On the Front Lines of Free Speech

Education, First Amendment, General Interest

By: Eva Rios-Alvarado

What is more American than protecting the first Amendment? Whether it be free speech or hate speech, differing opinions will exist in the room. In educational settings, educators are preparing students for life where there are rooms filled with all forms of conflicting ideas and practices.

If we infer students potentially will be in these rooms then public spaces are in a crisis. Universities, schools of all levels, and others are confronting actions and rhetoric of hate. Should we even be surprised? Currently, the US political stage is littered with hate rhetoric. The verbal stench of ill-informed, racist and misogynist ideas and actions, as we have seen in mass-shootings, harm to immigrants, and the systematic killing of black people, is visibly activated. Case in point, the current President Donald Trump utters ignorant statements like “all immigrants are rapists” and has made some illogical connection that all immigrants are somehow part of MS 13. What do you think, are his statements freedom of speech or examples of hate speech?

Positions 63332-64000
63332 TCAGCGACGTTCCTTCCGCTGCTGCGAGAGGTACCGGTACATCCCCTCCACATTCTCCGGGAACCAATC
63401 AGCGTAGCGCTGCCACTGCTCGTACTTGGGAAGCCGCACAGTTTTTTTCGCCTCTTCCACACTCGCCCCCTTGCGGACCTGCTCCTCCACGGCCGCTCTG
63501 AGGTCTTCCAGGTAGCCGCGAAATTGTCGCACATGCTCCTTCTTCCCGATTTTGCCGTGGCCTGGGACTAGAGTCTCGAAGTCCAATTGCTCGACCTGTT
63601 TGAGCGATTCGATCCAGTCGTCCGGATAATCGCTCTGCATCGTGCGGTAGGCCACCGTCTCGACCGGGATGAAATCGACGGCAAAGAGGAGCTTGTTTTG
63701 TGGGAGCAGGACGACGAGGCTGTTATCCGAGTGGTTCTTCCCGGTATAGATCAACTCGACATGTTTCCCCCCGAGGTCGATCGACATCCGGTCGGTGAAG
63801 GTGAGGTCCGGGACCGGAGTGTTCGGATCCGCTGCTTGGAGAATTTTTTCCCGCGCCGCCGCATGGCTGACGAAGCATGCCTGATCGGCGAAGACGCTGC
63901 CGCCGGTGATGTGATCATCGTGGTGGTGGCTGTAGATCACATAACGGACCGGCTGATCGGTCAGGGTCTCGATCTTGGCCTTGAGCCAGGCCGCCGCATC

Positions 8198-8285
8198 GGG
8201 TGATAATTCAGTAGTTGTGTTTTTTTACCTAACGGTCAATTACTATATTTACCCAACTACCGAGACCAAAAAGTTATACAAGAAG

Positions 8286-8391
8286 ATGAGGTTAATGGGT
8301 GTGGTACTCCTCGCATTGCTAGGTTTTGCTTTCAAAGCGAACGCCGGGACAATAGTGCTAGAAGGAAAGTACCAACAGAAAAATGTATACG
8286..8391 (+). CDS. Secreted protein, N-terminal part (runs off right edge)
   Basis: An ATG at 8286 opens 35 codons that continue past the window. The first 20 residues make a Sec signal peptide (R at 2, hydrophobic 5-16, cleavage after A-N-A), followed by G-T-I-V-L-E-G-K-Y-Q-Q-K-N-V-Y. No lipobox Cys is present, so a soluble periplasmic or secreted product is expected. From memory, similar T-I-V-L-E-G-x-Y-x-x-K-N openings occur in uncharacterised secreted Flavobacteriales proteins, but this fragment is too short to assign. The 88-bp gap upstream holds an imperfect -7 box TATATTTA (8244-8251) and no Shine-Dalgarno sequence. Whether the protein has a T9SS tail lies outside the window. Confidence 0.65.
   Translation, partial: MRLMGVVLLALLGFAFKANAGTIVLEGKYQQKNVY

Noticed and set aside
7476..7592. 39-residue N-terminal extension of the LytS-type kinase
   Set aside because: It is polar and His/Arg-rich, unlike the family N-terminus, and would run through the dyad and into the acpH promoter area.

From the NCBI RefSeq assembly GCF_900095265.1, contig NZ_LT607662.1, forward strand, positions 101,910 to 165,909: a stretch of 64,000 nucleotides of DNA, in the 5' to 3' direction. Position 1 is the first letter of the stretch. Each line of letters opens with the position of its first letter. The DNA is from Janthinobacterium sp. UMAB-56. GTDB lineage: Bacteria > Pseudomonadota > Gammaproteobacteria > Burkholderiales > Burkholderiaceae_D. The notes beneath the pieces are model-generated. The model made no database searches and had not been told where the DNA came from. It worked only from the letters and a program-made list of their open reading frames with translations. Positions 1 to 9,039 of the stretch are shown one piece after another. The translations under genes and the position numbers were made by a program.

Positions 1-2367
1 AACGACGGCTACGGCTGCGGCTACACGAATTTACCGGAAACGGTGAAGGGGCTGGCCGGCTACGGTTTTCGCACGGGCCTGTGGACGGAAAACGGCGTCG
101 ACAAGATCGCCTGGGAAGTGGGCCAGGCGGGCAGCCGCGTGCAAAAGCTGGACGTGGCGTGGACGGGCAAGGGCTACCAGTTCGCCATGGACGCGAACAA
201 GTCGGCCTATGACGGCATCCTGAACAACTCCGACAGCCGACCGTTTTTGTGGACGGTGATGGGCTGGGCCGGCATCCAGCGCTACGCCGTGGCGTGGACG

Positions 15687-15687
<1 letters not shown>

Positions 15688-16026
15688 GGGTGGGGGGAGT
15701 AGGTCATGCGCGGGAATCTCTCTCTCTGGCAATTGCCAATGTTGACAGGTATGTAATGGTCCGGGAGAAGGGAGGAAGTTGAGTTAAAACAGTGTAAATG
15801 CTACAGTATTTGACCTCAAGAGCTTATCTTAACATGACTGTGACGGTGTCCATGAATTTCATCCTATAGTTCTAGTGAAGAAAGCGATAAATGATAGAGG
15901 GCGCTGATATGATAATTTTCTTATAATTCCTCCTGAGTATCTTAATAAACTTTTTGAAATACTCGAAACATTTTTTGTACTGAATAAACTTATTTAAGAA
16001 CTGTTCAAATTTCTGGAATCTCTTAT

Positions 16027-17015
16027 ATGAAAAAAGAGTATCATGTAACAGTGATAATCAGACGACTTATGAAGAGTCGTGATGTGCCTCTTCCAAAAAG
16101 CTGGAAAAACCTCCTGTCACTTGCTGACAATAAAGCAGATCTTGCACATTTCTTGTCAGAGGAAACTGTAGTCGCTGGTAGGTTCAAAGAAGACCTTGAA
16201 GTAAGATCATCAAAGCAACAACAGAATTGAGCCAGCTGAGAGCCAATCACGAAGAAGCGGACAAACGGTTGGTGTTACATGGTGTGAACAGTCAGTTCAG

Given the verbal executive office agenda, is it contentious to say hate speech is parading around as free speech. Either way, the energy of the educator, hopefully is harnessed for practices of value. Responding is where some of the power of practice lives.

Consider these three questions. If you find any value in making the campus, classroom, and library a place of respectful differing opinions, then let’s start here:

Ask yourself,

  • What are the implications of ignoring a colleague’s or student’s thoughts, perhaps a view point, in an educational setting?
  • Have you ever been in the classroom and a student expresses a viewpoint which is highly flammable to others in the room? What do you say or do?
  • When you attend an event, perhaps a banned books week program or censorship discussion, has the speaker ever made commentary which boiled your blood?

Now, think of ways to proactively respond.